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BUFFALO -- Jeff O'Neill didn't think he was coming home to play for the Maple Leafs and become one of the club's biggest cheerleaders in the most crucial part of the season.

But that's the role O'Neill finds himself in, as he was a healthy scratch last night for the third consecutive game and fifth time in 2005-06.

The underachieving winger, though, has no interest in rocking the boat.

"We're in the stretch of the year where there is no time for this to be any type of distraction," the 30-year-old said. "Obviously, I want to be out there. It's frustrating I am not playing, but the lineup that went out the last couple of games (prior to last night) played well."

Deep down, O'Neill must realize it has not been hard for coach Pat Quinn to keep him out of action. Players such as Wade Belak and Clarke Wilm have been in and out of the lineup for the majority of the season, but O'Neill is the lone regular to be benched for a stretch.

After he was scratched for games Feb. 4 and Feb. 7, O'Neill had no points in seven games, leading to his next sideline stay, which began last Saturday against Tampa Bay.


In 58 games, O'Neill has 15 goals and 15 assists. He has only four even-strength goals, and when he has dressed, has averaged 12 minutes, 55 seconds of ice time a game. That's eighth among Leafs forwards.

Perhaps most damning is the minus-19 that O'Neill lugs around. Of 837 NHL players, only seven had a worse mark.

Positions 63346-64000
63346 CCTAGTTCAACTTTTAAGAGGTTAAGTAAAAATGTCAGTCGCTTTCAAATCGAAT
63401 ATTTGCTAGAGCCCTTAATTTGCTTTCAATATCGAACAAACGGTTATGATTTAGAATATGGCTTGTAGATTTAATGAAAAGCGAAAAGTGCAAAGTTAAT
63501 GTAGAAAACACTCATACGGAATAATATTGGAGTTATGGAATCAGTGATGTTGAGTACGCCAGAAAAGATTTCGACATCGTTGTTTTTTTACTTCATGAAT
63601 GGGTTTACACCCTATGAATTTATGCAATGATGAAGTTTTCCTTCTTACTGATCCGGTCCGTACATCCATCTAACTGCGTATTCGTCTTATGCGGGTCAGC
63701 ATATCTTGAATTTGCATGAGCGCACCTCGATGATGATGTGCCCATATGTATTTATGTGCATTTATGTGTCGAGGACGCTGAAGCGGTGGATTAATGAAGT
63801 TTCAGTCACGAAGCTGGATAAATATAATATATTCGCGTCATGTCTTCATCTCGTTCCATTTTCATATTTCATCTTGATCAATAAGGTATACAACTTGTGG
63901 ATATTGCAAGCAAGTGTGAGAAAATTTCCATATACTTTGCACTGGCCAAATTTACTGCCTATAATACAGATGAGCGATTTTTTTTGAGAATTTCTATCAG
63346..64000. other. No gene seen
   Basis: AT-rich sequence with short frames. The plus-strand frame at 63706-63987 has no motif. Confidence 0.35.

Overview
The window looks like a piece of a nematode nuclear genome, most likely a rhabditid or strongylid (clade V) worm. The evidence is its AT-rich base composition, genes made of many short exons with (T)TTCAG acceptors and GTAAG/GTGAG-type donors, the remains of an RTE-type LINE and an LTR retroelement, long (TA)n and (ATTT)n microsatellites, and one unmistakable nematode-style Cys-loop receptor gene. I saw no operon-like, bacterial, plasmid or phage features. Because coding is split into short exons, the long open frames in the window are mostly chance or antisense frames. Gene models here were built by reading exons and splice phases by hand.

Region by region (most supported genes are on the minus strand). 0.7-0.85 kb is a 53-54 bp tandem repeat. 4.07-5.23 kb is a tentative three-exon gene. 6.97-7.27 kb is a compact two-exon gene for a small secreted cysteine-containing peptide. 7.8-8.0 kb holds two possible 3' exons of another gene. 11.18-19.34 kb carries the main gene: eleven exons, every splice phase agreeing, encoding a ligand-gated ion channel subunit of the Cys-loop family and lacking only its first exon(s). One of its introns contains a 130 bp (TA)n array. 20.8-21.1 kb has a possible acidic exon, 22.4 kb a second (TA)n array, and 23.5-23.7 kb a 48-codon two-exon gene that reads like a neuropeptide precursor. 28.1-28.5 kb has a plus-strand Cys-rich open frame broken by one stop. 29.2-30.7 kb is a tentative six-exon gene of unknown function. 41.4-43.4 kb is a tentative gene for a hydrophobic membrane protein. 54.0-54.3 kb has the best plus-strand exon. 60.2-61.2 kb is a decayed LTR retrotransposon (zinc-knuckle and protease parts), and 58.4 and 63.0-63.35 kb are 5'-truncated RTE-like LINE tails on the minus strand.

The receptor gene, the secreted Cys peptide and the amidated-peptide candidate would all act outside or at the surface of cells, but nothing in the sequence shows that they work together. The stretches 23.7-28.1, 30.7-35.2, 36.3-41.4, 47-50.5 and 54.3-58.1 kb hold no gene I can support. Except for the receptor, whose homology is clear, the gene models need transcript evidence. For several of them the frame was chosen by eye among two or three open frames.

When O'Neill's rights were dealt to the Leafs last summer from the Carolina Hurricanes for a conditional fourth-round pick in the 2006 draft, he hoped the trade that brought him closer to family would help him deal better with the death of his older brother Donny, who had been killed days before in an auto accident.

But O'Neill acknowledged in January that coping has not been easier.

O'Neill, who signed a two-year, $3-million US pact with Toronto last summer, was asked yesterday whether he looks at this year as a write-off so far. He did not say no.

"The last two (years) have not been fun, first with the lockout and then with all of the other stuff," O'Neill said. "Hopefully in my life, sooner or later, things will clear up and get back to normal.



I'd like to see him get his passion back for hockey and quickly. I know he's had his ups and downs, especially with his brother's passing, but I think it's time for him to move on.

Hopefully this stretch has given him time to think and put some fire under his belly.

One can only hope.
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